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6 U.S. Teens Compete To Become World Champs Of Microsoft Office

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Six American high school students are battling to become Microsoft Office world champions.

The 2014 Microsoft Office Specialist World Championships, which are currently talking place in California and finish up on Wednesday, encourages students between the ages of 13 and 22 to show off their skills in Microsoft Word, PowerPoint or other Microsoft programs.

According to Education Week, the contest initially boasted 400,000 entrants, but just 123 finalists from around the world remain. The competition consists of an exam and a portion where students recreate a sample document on their respective programs. As of Monday, six Americans are still in the running for each category's $5,000 prize.

In the competition's 13-year run, only one American student has ever won first prize in the Microsoft Word category, per Education Week. Dominique Howard, 21, is currently competing for the Microsoft Word 2007 championship title.

“A lot of people know the basics,” Howard told the New York Daily News. But she knows a bit more than the average user. “There’s a secret developer tab that helps in design mode," she added. "There’s macros, which is a whole bunch of fun.”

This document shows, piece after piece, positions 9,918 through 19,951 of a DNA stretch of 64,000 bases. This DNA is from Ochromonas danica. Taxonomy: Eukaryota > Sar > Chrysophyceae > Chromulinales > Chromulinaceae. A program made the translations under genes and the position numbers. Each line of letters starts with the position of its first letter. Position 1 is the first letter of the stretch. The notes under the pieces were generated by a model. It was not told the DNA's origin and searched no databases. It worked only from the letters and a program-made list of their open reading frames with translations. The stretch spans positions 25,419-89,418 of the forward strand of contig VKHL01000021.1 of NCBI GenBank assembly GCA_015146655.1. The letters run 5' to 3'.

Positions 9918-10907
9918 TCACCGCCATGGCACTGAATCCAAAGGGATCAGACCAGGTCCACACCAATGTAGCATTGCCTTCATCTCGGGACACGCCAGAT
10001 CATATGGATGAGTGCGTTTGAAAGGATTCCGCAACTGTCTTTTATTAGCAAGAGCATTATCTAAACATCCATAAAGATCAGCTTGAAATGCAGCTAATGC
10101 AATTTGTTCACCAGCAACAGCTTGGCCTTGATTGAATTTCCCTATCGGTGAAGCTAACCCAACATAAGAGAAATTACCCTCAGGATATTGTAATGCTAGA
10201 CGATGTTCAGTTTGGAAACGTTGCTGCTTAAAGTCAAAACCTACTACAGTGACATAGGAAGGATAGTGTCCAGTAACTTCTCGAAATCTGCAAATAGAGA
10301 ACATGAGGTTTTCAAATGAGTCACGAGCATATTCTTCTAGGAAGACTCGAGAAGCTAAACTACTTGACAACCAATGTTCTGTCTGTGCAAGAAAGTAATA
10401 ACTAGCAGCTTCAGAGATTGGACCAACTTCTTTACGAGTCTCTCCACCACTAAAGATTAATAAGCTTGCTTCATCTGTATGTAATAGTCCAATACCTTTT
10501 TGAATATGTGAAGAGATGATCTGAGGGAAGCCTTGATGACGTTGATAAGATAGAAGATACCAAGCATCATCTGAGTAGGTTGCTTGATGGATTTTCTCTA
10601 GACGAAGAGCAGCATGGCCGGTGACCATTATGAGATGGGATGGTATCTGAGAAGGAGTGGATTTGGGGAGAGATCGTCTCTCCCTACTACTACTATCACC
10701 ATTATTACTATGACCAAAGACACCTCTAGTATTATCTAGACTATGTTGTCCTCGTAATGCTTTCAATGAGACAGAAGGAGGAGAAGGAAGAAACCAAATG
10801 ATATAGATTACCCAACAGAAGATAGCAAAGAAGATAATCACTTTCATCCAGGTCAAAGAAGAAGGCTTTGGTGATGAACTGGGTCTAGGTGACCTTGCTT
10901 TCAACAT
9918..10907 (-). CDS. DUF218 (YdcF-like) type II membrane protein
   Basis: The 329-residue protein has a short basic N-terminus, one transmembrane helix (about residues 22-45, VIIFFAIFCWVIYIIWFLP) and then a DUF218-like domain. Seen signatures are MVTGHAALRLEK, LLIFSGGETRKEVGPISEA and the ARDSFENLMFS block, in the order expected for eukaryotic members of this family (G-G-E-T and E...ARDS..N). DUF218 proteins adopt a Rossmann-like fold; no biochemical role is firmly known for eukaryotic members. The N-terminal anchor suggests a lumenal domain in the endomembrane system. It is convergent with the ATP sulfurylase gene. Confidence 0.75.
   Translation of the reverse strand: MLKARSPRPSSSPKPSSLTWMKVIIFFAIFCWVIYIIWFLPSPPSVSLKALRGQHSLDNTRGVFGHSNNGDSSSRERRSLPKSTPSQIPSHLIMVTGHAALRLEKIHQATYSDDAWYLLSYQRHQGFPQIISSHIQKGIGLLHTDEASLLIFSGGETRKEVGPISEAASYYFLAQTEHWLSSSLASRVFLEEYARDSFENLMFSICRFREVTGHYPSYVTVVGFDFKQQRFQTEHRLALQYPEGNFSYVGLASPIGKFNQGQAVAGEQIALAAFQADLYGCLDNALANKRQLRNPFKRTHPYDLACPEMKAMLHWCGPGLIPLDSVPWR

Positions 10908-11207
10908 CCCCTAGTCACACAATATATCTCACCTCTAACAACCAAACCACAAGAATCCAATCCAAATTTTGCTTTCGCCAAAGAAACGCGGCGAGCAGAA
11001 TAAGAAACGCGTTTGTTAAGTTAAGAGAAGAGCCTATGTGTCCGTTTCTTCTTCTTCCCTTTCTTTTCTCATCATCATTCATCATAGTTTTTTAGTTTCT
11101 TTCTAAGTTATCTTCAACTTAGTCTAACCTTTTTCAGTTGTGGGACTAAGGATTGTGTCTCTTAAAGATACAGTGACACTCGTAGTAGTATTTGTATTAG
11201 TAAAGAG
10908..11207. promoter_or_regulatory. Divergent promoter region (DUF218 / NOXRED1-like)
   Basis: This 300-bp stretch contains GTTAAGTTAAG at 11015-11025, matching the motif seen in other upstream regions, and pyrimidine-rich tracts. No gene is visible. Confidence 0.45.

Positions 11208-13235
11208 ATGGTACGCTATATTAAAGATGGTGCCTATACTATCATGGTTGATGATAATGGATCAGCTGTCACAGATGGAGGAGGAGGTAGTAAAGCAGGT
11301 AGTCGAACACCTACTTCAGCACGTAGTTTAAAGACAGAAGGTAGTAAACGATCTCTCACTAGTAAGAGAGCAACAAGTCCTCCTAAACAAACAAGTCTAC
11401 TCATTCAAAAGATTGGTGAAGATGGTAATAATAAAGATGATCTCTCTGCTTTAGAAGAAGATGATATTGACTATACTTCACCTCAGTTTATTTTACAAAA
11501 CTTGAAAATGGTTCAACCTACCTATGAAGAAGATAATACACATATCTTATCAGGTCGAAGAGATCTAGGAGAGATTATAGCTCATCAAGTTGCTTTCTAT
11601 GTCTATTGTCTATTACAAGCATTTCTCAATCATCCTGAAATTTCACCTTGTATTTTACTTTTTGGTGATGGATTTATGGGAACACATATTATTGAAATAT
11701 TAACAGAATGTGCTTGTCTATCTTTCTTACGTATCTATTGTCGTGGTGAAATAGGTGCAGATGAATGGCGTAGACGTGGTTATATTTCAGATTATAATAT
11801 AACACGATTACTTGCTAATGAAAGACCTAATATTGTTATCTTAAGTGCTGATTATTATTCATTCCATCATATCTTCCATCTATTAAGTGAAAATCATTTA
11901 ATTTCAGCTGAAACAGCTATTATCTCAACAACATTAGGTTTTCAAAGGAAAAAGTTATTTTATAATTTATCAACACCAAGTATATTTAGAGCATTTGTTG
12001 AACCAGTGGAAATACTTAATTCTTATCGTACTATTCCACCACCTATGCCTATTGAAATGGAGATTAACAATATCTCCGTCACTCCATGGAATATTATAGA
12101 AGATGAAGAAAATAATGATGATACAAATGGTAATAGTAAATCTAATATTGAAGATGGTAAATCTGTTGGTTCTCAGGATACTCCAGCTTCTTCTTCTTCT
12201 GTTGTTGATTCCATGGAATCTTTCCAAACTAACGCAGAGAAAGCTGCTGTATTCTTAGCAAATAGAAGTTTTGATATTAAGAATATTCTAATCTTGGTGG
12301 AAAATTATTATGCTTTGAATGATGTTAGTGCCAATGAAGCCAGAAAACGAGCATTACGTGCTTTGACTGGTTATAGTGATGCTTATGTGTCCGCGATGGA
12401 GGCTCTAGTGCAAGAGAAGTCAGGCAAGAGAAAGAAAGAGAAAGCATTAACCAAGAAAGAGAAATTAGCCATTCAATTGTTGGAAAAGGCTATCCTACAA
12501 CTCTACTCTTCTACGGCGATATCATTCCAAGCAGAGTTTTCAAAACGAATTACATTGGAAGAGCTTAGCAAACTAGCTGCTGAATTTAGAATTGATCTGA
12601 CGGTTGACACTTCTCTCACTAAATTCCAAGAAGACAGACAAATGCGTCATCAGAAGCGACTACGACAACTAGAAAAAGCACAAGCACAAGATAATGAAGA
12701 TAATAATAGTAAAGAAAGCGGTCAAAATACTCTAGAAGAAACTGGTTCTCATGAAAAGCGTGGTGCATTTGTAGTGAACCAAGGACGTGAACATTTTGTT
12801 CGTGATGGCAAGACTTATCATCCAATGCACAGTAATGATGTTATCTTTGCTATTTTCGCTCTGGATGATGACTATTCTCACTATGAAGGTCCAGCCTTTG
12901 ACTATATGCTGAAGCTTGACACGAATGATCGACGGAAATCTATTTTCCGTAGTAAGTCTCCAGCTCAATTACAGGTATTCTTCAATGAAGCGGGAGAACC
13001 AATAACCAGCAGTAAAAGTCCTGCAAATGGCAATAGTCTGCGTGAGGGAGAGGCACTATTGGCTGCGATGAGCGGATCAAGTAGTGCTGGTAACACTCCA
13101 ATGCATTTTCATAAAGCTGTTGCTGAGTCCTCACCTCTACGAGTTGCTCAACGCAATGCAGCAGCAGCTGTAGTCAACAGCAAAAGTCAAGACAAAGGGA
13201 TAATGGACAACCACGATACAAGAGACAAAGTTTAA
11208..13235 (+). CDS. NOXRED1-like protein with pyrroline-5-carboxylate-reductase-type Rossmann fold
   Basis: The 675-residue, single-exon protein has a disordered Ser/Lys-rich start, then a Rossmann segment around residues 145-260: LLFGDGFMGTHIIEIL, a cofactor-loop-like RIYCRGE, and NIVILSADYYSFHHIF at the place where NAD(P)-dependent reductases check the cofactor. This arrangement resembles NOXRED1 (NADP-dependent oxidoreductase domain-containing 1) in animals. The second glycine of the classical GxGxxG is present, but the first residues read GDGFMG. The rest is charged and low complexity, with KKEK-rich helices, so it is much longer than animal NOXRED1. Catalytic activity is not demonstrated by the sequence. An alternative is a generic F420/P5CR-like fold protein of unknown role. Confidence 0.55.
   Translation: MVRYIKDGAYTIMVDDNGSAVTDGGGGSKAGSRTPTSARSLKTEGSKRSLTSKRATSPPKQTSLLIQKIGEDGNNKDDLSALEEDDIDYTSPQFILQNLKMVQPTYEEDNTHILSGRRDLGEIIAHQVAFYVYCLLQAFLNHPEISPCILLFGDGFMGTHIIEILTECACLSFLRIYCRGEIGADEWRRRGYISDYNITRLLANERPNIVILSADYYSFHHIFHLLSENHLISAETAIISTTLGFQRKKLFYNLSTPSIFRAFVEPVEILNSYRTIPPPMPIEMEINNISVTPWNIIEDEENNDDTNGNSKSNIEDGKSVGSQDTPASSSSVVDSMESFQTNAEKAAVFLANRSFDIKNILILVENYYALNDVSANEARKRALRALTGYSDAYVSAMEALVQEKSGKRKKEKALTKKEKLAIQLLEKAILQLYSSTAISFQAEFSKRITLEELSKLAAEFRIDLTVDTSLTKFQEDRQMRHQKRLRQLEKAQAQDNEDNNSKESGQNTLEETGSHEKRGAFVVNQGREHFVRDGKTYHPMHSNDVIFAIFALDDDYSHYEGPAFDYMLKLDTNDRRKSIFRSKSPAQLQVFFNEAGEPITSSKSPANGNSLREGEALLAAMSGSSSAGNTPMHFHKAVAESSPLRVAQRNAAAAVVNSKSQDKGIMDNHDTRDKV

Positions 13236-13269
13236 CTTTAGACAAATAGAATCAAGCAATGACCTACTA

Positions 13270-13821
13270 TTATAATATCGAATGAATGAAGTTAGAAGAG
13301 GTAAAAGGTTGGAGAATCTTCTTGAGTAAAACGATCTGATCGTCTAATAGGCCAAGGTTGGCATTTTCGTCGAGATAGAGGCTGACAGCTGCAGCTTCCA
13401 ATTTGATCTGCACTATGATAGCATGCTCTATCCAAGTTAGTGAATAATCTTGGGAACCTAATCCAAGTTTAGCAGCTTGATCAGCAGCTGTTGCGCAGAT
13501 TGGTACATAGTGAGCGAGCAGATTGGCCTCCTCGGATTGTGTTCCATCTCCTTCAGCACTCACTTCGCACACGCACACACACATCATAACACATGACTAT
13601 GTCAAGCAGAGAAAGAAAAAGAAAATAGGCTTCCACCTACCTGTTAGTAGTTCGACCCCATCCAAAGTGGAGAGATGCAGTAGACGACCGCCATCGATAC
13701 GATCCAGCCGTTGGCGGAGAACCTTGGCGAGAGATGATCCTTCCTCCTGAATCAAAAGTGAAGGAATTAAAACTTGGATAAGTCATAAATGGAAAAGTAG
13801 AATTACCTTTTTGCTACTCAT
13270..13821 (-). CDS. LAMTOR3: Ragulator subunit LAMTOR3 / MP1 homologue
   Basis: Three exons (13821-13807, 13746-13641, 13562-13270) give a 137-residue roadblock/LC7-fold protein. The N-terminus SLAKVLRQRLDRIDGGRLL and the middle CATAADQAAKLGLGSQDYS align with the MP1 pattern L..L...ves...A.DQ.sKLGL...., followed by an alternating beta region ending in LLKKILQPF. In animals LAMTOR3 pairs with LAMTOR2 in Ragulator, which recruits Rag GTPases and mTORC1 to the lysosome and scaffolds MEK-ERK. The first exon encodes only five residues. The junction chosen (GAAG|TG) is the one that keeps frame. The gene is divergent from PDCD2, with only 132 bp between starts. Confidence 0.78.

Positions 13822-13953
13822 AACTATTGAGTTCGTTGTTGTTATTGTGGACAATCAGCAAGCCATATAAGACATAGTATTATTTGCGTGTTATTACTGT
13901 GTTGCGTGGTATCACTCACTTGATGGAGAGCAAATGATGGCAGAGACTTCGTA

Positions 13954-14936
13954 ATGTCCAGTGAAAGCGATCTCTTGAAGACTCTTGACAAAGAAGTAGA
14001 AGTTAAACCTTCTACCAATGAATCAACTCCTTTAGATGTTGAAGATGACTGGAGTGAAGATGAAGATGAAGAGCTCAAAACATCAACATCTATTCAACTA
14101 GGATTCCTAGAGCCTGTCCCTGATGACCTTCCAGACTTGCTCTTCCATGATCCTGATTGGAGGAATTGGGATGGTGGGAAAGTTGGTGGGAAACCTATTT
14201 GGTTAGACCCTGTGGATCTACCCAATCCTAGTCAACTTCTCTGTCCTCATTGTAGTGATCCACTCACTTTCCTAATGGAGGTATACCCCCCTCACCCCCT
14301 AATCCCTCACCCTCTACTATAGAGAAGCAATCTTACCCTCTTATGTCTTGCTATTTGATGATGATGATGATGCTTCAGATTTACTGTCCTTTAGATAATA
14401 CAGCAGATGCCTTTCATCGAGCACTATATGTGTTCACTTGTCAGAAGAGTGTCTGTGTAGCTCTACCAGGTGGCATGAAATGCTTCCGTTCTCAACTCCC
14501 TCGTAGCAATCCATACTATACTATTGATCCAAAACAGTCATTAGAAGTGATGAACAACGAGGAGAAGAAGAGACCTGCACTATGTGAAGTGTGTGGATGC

"I have full confidence in myself," 16-year-old Tyler Willis, the reigning American PowerPoint champion and world champ hopeful, told Education Week. "There are so many bad PowerPoints out there. If everybody just spent a little time learning the software better, we'd have much better presentations."

More than 300,000 students in the United States alone entered the competition.

These students already have an accomplishment that prepares them for college and careers,” Bob Whelan, president and chief executive officer for Pearson VUE, a high-stakes testing delivery service, said in a press release. “They have proven their superior knowledge of Microsoft Office applications, the most popular productivity tools in the world, and we wish them the best as they compete at the World Championship.”

Earlier on HuffPost:

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